When Didier Monin was laid off from Hasbro/Wizards of the Coast after 14 years on the job he turned to concept to pay his bills. Ken Levey, another franchisee, signed the ten-year franchising agreement and drove his truck to Warren, New Jersey from Nappanee, Indiana. Fox Business even took notice of this growing trend when GameTruck awarded its Chicago branch for setting the most number of events on one “rig” in one month: 67.
Novis hopes to generate more business for his franchisees by using the trucks for educational programs, something that was started locally in Phoenix in 2010. He recently partnered with The Learning Care Group, a child-care provider with over a thousand schools nationwide, teaching the importance of entrepreneurship. It’s also making stops at local businesses, which are renting the truck for presentations and teaching seminars. To date Novis one little idea has generated over 70 billion dollars in sales worldwide and it was recently announced these trucks will be making their way to Canada as well as other parts of the United States.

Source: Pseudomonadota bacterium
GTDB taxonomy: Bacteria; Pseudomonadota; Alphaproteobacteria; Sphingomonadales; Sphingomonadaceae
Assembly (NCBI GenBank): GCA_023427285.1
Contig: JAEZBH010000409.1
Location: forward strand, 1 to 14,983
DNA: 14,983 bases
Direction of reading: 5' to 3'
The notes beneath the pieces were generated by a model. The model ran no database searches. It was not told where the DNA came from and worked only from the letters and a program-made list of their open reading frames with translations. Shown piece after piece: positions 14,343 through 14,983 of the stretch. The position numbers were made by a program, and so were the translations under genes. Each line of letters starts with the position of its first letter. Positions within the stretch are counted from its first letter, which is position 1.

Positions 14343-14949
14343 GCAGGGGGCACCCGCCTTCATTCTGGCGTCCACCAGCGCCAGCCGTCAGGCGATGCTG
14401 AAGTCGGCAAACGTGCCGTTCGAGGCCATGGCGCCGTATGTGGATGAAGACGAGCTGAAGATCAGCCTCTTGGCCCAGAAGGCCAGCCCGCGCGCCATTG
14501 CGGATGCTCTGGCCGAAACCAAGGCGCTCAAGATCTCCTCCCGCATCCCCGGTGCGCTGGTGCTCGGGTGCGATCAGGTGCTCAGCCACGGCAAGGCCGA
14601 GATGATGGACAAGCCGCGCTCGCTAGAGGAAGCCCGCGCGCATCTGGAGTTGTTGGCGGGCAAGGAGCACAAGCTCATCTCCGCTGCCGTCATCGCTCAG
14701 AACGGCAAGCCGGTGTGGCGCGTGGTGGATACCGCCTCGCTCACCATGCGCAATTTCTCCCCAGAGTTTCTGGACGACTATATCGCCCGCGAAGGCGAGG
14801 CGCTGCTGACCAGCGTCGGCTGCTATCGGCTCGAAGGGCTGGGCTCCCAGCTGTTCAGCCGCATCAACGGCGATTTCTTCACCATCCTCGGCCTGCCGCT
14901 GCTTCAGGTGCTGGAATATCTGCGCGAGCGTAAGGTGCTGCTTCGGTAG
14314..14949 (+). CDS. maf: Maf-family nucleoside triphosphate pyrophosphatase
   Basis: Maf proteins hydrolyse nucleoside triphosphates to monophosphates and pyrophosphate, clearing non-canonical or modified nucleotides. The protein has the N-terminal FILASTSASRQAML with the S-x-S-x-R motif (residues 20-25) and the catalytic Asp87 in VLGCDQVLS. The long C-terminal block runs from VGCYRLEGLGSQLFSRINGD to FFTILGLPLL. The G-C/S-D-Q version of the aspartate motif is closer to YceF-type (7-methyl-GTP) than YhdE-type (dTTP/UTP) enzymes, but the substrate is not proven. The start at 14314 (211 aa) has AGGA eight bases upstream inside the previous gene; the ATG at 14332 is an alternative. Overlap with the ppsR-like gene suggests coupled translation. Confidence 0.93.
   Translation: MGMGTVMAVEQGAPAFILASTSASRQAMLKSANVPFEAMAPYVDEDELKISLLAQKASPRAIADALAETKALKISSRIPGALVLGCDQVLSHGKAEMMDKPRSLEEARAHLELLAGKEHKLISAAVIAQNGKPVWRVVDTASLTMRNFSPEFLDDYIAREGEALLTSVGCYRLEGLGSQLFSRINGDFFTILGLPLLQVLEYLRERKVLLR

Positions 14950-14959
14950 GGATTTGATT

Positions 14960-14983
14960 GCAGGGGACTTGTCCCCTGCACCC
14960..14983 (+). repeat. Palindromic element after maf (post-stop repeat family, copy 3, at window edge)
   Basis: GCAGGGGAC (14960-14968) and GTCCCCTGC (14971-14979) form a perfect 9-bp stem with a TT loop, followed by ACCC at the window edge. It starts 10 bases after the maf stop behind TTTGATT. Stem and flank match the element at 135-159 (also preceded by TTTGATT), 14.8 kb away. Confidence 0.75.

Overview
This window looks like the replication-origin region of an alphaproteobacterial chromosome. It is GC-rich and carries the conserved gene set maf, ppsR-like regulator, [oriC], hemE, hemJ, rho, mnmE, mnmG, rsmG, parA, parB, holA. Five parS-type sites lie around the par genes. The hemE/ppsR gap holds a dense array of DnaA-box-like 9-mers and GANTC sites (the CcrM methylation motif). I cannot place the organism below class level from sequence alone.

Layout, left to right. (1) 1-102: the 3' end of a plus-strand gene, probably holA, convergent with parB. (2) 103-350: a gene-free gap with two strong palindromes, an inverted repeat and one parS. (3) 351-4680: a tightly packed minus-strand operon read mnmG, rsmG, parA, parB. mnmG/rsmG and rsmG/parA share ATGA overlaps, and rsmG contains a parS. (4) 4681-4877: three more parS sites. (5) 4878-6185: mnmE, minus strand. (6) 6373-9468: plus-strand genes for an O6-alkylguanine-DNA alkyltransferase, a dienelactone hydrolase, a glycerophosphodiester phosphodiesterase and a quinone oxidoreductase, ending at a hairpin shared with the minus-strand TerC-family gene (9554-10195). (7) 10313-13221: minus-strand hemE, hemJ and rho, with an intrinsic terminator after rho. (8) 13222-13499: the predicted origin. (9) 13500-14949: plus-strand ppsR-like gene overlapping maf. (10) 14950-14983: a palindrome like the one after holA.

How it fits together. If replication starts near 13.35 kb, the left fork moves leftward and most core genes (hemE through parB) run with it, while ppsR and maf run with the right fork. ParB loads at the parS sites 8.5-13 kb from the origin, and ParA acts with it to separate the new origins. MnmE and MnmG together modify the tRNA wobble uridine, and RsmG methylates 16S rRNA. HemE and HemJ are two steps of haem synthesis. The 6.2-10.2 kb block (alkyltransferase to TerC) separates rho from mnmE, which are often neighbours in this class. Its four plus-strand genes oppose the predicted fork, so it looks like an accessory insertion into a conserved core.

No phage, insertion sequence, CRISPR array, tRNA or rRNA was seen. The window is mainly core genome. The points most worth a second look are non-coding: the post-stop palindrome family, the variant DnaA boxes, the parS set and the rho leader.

Not bad huh? So the next time someone tells you “the gaming industry is dead” you point them to the nearest GameTruck party or website. The smiles and joys of screaming punch drunk love adults, attentive employees and hyperactive kids will more than prove them wrong. If that doesn’t do it, I’m sure the 4-D TV screens hooked up to N64 and GameCube will silence them faster than Helen Keller.